We went through all the pros and cons. The main cons were how small it was and the fact it was new. I said he needed to do what felt right and that no one could make that decision for him but that I could really see why he liked it so much. I said that it was worth paying attention to how responsive and enthusiastic the staff were compared to some of the other places we’d been. I know that other universities make a big deal about their reputations, and place on the world rankings, but my lived experience is that matters much less than you think it does in life. My theory that it is detrimental to English kids to be given the ‘fear’ treatment from an early age in their academic career .. fear of failing, fear of not knowing the answer, fear of making the ‘wrong’ choice and I found it completely refreshing that LIS was the antithesis to all this and that I thought this model might erase some of that unhelpful thinking. However, he is a very different person from me, so he needed to be left to make this decision by himself.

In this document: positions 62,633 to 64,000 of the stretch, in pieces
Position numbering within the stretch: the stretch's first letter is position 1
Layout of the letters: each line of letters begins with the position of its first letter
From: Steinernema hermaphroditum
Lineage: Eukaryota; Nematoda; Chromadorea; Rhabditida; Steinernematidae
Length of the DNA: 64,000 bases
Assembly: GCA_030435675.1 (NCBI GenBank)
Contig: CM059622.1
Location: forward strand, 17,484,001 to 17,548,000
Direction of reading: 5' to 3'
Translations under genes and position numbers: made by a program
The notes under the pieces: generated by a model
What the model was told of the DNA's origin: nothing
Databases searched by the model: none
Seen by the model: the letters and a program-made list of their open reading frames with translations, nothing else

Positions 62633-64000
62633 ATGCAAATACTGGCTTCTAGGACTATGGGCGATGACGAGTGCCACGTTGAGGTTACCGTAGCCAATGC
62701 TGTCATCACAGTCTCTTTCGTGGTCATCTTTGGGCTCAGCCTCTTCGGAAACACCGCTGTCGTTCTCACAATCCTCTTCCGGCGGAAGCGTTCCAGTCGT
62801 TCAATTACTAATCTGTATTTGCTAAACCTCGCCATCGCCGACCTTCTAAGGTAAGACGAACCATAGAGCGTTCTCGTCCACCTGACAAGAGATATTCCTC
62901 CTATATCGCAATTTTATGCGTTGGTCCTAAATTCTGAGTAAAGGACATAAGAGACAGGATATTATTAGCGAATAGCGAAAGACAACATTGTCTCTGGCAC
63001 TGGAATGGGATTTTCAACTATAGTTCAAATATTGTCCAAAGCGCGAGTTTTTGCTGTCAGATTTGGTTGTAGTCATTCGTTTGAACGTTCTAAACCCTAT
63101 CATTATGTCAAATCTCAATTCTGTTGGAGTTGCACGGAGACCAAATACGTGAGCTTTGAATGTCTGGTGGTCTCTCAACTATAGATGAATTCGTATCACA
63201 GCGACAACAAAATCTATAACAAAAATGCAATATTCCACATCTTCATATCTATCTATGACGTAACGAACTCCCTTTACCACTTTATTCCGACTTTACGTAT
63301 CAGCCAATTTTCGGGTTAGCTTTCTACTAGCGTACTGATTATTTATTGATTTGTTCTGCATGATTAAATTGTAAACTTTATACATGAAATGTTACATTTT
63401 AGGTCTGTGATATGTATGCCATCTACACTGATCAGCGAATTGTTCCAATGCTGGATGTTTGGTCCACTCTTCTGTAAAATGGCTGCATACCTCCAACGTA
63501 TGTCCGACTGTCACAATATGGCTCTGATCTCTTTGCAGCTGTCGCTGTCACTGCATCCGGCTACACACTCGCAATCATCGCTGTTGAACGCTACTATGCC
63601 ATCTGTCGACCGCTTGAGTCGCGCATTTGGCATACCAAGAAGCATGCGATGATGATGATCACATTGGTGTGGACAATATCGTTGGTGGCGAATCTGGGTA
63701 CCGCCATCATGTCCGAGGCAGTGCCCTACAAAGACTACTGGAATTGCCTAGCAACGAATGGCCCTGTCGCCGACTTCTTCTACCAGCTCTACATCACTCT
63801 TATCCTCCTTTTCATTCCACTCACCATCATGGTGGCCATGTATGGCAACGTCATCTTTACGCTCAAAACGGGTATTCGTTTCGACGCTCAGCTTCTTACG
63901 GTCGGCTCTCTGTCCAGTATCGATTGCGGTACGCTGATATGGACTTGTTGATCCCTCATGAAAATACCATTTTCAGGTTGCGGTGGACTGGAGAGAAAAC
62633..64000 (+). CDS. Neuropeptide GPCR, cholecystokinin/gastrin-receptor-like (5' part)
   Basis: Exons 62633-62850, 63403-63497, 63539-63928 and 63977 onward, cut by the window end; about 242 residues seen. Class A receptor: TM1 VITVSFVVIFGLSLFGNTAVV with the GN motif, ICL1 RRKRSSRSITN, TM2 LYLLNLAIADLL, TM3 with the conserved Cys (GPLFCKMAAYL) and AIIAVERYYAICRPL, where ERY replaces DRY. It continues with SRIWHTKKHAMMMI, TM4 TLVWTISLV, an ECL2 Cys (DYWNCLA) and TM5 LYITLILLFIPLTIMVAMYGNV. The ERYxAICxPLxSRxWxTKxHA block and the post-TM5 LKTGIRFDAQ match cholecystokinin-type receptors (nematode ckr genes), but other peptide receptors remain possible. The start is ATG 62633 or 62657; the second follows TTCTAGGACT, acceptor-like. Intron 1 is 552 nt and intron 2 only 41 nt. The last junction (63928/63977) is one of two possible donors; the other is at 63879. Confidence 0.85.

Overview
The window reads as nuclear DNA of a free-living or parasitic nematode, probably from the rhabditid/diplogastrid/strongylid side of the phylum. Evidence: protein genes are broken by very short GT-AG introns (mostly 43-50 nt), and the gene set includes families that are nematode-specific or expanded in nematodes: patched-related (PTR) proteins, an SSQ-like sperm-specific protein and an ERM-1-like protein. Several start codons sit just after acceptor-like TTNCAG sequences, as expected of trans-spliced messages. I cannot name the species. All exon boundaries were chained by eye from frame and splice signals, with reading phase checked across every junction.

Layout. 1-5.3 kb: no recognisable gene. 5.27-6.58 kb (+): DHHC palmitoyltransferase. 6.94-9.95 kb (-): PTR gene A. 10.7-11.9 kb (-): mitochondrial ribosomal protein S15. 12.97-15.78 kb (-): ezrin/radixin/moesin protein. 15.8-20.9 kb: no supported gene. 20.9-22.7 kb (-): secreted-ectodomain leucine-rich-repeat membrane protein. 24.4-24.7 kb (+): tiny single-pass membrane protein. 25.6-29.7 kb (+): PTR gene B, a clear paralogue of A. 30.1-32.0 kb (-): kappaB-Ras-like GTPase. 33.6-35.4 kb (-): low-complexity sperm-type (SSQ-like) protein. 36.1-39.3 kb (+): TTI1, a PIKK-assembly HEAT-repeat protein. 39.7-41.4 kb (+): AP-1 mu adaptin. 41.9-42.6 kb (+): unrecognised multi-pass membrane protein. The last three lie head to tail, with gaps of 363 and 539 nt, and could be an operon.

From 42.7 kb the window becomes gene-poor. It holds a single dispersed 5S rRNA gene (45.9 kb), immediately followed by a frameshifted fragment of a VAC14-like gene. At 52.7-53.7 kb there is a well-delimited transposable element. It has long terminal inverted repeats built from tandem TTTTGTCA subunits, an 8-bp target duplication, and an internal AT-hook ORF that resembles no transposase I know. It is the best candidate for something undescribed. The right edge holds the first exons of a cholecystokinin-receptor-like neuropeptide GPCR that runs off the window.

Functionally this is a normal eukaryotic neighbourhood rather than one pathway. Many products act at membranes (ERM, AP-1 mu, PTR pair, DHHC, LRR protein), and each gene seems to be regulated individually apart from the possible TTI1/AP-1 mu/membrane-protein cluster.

How prepared do you think will your child come out of LIS when looking for a job?
I think that he has so many opportunities. Not just being an employee, but part of a start up or social enterprise, or a masters if he wants to carry on in academia. As I said my daughter has taught us that internships and data science skills are highly regarded. I think that he will show himself to be enormously well-rounded and skilled with a real understanding of how to be effective and supportive as part of a team. I don’t think he will be frightened of difficult problems, but know how to go about addressing them most effectively. I think he will be much more confident than he would have been if he had continued with his previous course.
Were you (are you) concerned about LIS’s sustainability?
Yes. I went to an open day and sat at the back, and waited til the whole thing was over and went and talked to one of the staff about that as I didn’t want to ask in front of all the students and embarrass my son. I was reassured that my son would graduate with a degree and that the university had to have the financial backing to sustain it before it would be allowed to open and that the process of approval was very rigorous. It also helped that it was being covered in mainstream press as an exciting venture.